A Golden Surprise at the Sequoyah National Wildlife Refuge

Many of you who follow my wildlife photography know I frequent the Sequoyah National Wildlife Refuge in Oklahoma. Since 2007, I’ve captured countless amazing images of the diverse animals that call this refuge home. This year, however, my camera caught something unexpected – a field of golden wheat swaying gently in the breeze.

Whitetail Deer Standing In Winter Wheat
Whitetail Deer Standing In Winter Wheat

Over the years, I’ve grown accustomed to seeing vast stretches of corn and soybeans dominate the landscape. A few years ago, there was even a beautiful field of sunflowers (which I hope makes a return appearance!). But winter wheat? This was a first.

Intrigued by this new addition, I decided to delve a little deeper. My research revealed that winter wheat is a fascinating crop. Planted in the fall, it goes dormant during the harsh winter months, using this time to develop a strong root system. Come spring, it awakens with renewed vigor, reaching maturity in late spring to early summer – right around the time I spotted this field. The change in color from green to golden brown signifies that the wheat is nearing harvest.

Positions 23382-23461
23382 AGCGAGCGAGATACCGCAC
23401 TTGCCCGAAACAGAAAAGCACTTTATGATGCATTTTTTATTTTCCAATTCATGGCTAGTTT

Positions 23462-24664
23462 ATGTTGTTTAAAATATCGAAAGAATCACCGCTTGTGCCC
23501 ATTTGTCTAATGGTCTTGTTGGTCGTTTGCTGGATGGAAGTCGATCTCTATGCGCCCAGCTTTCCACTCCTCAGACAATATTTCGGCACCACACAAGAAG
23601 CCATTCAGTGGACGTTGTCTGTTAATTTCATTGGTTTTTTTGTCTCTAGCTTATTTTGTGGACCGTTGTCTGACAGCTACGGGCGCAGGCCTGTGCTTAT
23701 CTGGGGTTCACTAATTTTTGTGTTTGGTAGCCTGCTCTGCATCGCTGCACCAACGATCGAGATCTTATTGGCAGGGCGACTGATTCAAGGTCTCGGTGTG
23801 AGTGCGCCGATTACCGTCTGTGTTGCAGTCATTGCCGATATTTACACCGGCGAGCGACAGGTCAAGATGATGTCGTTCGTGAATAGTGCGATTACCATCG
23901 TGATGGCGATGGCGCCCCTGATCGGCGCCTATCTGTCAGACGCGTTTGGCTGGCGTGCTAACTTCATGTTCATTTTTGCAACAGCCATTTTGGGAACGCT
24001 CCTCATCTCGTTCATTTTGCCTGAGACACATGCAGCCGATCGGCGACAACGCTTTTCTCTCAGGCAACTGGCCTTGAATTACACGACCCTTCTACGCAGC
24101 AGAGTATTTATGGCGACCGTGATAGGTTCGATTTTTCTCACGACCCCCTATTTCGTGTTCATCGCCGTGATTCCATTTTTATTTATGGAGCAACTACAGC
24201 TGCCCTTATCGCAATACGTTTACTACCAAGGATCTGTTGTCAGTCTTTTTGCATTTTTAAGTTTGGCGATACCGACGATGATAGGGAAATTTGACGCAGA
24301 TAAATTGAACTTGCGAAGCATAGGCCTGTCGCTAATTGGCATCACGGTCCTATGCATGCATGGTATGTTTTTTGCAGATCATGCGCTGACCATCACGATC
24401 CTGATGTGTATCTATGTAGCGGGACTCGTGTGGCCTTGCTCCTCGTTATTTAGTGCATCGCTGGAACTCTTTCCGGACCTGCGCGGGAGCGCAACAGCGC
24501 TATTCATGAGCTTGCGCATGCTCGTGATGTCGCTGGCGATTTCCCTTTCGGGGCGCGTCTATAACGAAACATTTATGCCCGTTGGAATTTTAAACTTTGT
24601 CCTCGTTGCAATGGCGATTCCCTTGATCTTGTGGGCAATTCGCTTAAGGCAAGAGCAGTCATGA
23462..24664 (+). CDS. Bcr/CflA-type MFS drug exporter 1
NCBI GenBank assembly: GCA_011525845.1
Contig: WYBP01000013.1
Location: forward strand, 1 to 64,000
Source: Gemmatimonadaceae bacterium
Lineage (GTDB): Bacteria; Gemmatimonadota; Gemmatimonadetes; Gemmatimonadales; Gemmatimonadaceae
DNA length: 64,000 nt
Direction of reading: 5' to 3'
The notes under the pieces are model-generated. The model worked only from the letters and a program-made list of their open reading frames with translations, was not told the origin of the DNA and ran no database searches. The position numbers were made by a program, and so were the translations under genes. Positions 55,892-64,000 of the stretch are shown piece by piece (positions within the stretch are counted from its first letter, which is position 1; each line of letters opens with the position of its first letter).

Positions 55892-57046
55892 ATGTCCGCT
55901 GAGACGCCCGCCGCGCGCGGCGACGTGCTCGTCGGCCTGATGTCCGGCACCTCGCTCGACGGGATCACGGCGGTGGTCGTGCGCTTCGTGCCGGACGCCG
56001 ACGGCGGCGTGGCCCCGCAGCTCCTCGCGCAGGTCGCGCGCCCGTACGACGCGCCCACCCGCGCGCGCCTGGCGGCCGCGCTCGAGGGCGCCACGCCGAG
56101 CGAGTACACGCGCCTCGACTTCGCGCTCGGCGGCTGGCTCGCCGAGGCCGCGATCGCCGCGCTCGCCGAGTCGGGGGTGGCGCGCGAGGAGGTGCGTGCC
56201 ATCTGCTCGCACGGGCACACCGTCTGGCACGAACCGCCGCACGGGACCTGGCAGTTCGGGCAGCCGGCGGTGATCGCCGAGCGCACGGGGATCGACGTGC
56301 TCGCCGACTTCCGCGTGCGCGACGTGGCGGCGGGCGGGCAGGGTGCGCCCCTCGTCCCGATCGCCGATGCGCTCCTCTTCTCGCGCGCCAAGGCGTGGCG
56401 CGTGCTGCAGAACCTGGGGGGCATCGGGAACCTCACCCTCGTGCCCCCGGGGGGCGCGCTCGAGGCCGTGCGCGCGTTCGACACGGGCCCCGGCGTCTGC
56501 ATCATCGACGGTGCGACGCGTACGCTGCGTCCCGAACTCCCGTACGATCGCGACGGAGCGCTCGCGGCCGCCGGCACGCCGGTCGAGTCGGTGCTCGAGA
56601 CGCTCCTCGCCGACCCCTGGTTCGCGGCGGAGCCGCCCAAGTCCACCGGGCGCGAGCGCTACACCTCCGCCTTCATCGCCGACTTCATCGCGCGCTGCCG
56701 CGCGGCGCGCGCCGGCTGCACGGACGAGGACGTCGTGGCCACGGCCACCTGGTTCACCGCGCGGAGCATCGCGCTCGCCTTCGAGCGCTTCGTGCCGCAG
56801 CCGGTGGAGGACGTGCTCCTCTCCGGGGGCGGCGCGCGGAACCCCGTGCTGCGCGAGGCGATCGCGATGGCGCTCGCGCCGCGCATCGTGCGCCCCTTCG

Here’s a quick breakdown of the winter wheat cycle in Oklahoma:

  • Planting Season: Mid-September to mid-October
  • Dormancy: Winter months (using this time to establish strong roots)
  • Spring Growth: Resumes growth as temperatures rise
  • Maturity: May to early June (golden brown color indicates harvest time)

This golden expanse of wheat isn’t just a beautiful sight; it’s a vital part of Oklahoma’s agricultural landscape. Once harvested, this wheat will be transformed into flour and countless other wheat-based products.

The Sequoyah National Wildlife Refuge continues to surprise me, offering not only a haven for wildlife but also a glimpse into the important agricultural practices that sustain this state. And who knows, maybe next year I’ll have some stunning photos of sunflowers swaying in the breeze to share with you all!

1 thought on “A Golden Surprise at the Sequoyah National Wildlife Refuge”

  1. My goodness that photo is pretty and the White Tail Deer add to the photo. Thanks for the post. I live in Wyo close to the Montana line, so know some what about winter wheat. I need to look on a map and see where Sequoyah Park is.

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